Offensive lineman Zack Martin, Notre Dame: Martin was 6-foot-4 and 308 pounds. He wasn’t overwhelming — he was 14th among offensive linemen in the vertical jump (28 inches) and 11th in the bench press (29 reps). He also had a broad jump of 106 inches, a 3-cone time of 7.65 and a 4.59 in the 20-yard shuttle. But pedigree and versatility indicate that while he might not be a first-round pick, he’s probably not too far off, at least at this point. If the Patriots would be interested, they’d probably have to take him at No. 29.
Defensive tackle Ra’Shede Hageman, Minnesota: Hageman was one of several versatile defensive lineman who worked out in Indy, a group that included Timmy Jernigan and Aaron Donald. The 6-foot-6, 310-pounder posted a 35.5 in the vertical jump (seventh-best among defensive linemen) and had 32 reps on the bench (ninth-best among the defensive linemen). He’s known for his high level of athleticism — he bulldozed an offensive lineman onto his back during one-on-one drills at the Senior Bowl — as well as the fact he played several spots along the defensive line over the course of his career.
“It’s 32 teams – it’s a lot to take in,” he said when asked specifically about New England’s defense against the rest of the league. “I’m pretty sure they run either a 3-4 or a 4-3. I’m capable of playing both positions. Just the fact if I had the chance to play for New England, I’d be ready.”
Cornerback Stanley Jean-Baptiste, Nebraska: Jean-Baptiste could be the beneficiary of the Richard Sherman Effect — at 6-foot-3 and 218 pounds, he’s the biggest corner in the draft, and if teams are trying to replicate the Seattle defensive blueprint, Jean-Baptiste would allow them to super-size their secondary. Considered a second-day prospect, on Tuesday he led all defensive backs with a vertical jump of 41 1/2 inches, and his broad jump of 10-feet-8 inches was tied for third at his position. It appears unlikely that the Patriots would be in the market for a cornerback, particularly through the first two days of the draft. But it will be interesting to see if Jean-Baptiste’s draft stock rises simply because of the success of the Seattle secondary of if his rise is tied to his good work at the combine and Pro Day.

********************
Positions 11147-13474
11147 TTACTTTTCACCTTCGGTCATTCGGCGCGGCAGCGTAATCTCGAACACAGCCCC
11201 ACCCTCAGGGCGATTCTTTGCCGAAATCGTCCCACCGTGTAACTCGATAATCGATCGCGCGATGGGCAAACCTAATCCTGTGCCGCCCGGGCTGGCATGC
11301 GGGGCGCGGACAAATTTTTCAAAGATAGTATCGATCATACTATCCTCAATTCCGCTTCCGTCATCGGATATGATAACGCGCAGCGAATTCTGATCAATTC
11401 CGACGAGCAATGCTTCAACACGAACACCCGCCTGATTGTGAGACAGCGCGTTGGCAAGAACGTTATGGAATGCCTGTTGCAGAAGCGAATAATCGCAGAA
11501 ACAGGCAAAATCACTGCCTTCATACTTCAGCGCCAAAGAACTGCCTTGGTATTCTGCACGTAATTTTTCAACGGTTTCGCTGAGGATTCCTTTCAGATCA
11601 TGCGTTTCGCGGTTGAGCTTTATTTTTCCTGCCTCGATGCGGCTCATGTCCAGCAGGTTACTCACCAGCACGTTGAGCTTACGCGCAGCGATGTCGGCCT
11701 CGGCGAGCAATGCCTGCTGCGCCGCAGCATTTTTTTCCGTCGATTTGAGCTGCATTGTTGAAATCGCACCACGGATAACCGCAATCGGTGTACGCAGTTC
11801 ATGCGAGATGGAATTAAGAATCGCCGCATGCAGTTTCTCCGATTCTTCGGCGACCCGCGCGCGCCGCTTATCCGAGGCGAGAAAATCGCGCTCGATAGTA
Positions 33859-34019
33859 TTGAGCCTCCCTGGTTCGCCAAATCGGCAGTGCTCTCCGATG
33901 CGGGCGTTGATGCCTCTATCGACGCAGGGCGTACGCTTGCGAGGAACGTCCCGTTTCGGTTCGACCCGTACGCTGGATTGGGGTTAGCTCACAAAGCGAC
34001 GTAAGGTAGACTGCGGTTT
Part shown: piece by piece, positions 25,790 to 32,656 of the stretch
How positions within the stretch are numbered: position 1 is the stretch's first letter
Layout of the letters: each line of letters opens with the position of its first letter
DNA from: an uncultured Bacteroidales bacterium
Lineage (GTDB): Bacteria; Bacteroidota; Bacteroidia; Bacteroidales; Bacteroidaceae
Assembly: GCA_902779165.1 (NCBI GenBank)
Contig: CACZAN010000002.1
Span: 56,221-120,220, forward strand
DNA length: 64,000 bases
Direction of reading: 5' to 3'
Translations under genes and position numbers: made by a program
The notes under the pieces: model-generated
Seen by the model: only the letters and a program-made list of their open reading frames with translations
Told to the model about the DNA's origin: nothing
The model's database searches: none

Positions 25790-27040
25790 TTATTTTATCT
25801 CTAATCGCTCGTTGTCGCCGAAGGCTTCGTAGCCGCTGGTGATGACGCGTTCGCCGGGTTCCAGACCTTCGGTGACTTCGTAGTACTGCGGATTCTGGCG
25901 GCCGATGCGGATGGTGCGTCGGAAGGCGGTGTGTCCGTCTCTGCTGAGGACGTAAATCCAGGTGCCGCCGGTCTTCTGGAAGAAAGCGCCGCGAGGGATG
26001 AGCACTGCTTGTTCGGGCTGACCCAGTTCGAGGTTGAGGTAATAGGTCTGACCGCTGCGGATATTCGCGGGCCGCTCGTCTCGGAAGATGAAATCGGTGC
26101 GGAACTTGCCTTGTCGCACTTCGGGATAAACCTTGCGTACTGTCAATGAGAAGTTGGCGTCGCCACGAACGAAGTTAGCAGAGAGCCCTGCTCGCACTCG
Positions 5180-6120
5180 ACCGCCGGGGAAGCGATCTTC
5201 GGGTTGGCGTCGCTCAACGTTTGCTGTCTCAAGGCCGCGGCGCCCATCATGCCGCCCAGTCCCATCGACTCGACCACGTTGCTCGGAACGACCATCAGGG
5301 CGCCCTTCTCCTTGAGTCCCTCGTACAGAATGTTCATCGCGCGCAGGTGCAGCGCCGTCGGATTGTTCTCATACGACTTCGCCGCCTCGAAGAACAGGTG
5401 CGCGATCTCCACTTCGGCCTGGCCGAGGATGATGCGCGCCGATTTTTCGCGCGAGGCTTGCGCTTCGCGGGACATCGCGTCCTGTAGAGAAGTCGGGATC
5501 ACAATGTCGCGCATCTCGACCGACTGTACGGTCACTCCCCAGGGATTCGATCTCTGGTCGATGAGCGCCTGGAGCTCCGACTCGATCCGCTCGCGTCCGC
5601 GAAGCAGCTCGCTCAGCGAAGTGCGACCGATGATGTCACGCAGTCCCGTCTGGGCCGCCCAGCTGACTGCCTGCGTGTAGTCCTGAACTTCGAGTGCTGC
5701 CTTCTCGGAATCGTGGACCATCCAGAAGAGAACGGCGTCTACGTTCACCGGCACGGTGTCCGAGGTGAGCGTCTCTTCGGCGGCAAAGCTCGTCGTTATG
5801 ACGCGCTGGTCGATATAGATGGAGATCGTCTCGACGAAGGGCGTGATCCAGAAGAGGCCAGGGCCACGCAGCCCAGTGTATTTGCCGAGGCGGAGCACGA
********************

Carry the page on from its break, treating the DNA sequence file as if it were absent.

Defensive lineman Louis Nix III, Notre Dame: Nix had an eventful combine. He got off one of the best lines of the combine when he was asked about his recent weight loss, saying that dropping more than 20 pounds made him “feel sexier.” He checked in at 6-foot-2 and 331 pounds, and ran a 5.42 in the 40. (He struggled to stick the landing on the broad jump, falling backwards.) Despite the drop in weight, he’s still considered a space eater of Wilforkian proportions, someone who is able to work consistently as a run stopper at either defensive tackle spot. With the Patriots having to thinking about the post Vince era sooner rather than later, it would be ideal to see him drop into the twenties, as his size and versatility might allow some Wilfork comparisons. But we had Nix going to the Steelers with the 15th overall pick in our first mock draft, and his performance in Indy did nothing to dissuade us from moving him off that spot.